For more information about the Spartan Swim Club, email ohiospartanswimclub@gmail.com

For more information about swimming lessons at SOMC, call 740-356-7563.

SOMC announces new “Lung Navigator”

For lung cancer patients, early detection can make a world of difference – and achieving it can be as easy as calling 740-356-LUNG.

Calling 740-356-LUNG will put patients in touch with the “lung navigator” at Southern Ohio Medical Center. The lung navigator can help qualifying patients receive lung cancer screenings, which are covered by commercial insurance plans.

“Lung cancer screenings can save lives,” Wendi Waugh, director of the SOMC Cancer Center, said.  “It’s our job to make sure they’re available to the people who need them. The SOMC lung navigator does just that.”

In order to qualify for a lung screening, a patient must meet certain criteria. These include:

•   Being 55-77 years of age;

•   Having a tobacco smoking history of at least 30 pack-years (One pack-year means you smoke one pack a day for one year);

•   Being a current smoker or one who has quit smoking within the last fifteen years;

•   Having no diagnostic CT Thorax Scan in the past 18 months;

•   Having no history of lung cancer;

•   Having no signs or symptoms of lung cancer

“There’s nothing easy about receiving a cancer diagnosis, but we are here to help you through it,” Waugh said.

For more information, or to find out if you qualify for a screening, contact the SOMC Lung Navigator at 740-356-LUNG (5864).

There is no such thing as a healthy tan

Spring and summer is the perfect to work on getting an attractive, healthy tan. The only problem is that the very idea of a “healthy tan” is a myth – any tan is a sign of damaged skin. When you tan, that’s actually your body trying to prevent additional damage to your skin cells’ DNA.

The idea that tan is beautiful is a historically recent development. It wasn’t until the 1920s, in fact, that tanned skin was popularized as a fashion statement. Unfortunately, it’s a statement that can come at a tremendous cost – just ask any of the more than 2 million people who are diagnosed with skin cancer every year.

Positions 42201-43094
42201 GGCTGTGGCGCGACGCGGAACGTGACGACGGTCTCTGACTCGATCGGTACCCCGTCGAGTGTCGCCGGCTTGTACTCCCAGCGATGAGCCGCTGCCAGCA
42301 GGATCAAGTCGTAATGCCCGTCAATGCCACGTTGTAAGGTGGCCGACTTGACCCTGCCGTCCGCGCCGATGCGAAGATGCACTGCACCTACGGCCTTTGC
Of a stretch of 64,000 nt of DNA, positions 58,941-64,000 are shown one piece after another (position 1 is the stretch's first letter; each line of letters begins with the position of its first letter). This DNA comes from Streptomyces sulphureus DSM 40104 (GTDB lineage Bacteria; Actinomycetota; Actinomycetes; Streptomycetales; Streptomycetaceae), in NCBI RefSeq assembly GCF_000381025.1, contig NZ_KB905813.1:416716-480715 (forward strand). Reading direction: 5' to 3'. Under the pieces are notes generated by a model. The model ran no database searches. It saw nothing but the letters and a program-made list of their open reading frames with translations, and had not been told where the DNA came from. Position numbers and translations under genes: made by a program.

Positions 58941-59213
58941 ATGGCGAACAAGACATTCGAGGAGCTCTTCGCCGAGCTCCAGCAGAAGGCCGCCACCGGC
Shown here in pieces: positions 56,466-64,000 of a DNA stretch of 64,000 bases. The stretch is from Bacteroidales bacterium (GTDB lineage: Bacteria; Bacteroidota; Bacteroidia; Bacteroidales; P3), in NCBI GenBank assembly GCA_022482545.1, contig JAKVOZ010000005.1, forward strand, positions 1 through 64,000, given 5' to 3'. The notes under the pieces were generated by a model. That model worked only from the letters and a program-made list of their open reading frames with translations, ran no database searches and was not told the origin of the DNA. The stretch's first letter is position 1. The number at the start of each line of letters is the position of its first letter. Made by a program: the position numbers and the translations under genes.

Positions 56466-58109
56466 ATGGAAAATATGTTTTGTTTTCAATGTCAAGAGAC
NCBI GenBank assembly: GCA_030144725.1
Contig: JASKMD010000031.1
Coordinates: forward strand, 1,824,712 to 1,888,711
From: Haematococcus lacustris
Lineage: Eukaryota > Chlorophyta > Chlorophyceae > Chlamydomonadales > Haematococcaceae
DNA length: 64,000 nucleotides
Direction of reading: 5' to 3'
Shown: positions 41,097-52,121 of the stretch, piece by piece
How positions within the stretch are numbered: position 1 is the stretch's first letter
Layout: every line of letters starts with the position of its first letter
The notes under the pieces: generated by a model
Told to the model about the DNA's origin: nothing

There are a few things you can do to protect your skin.

First, avoid tanning beds. According to the American Academy of Dermatology, people who use tanning beds have a 59% increased risk of developing melanoma.

Next, start regularly using sunscreen. Regardless of skin color, you should apply at least SPF 30 sunscreen any time you’re going to be in the sun. Make sure it’s water-resistant if you plan on getting into the pool. Ideally, you would apply SPF 15 sunscreen even if you weren’t going to be spending time in the sun. You should also use sunglasses that block 99-100% of both UVA and UVB rays. This will decrease your odds of developing cancer around the eyes.

If – despite your best efforts – you still receive sunburn, you should take an aspirin or ibuprofen, drink extra water and apply moisturizer. If the sunburn is severe, you should see a doctor.

SOMC named America’s fifth best place to work in healthcare

Great Places to Work and FORTUNE Magazine has named Southern Ohio Medical Center (SOMC) America’s fifth best place to work in healthcare. This latest distinction is in addition to SOMC being named one of the best places to work and one of the country’s best places for millenials to work.

“We work hard to create an environment where people can enjoy coming to work and take pride in their jobs,” Vicki Noel, SOMC vice president of human resources, said. “We believe this not only makes SOMC a better place to work, but it makes us better at what we do.”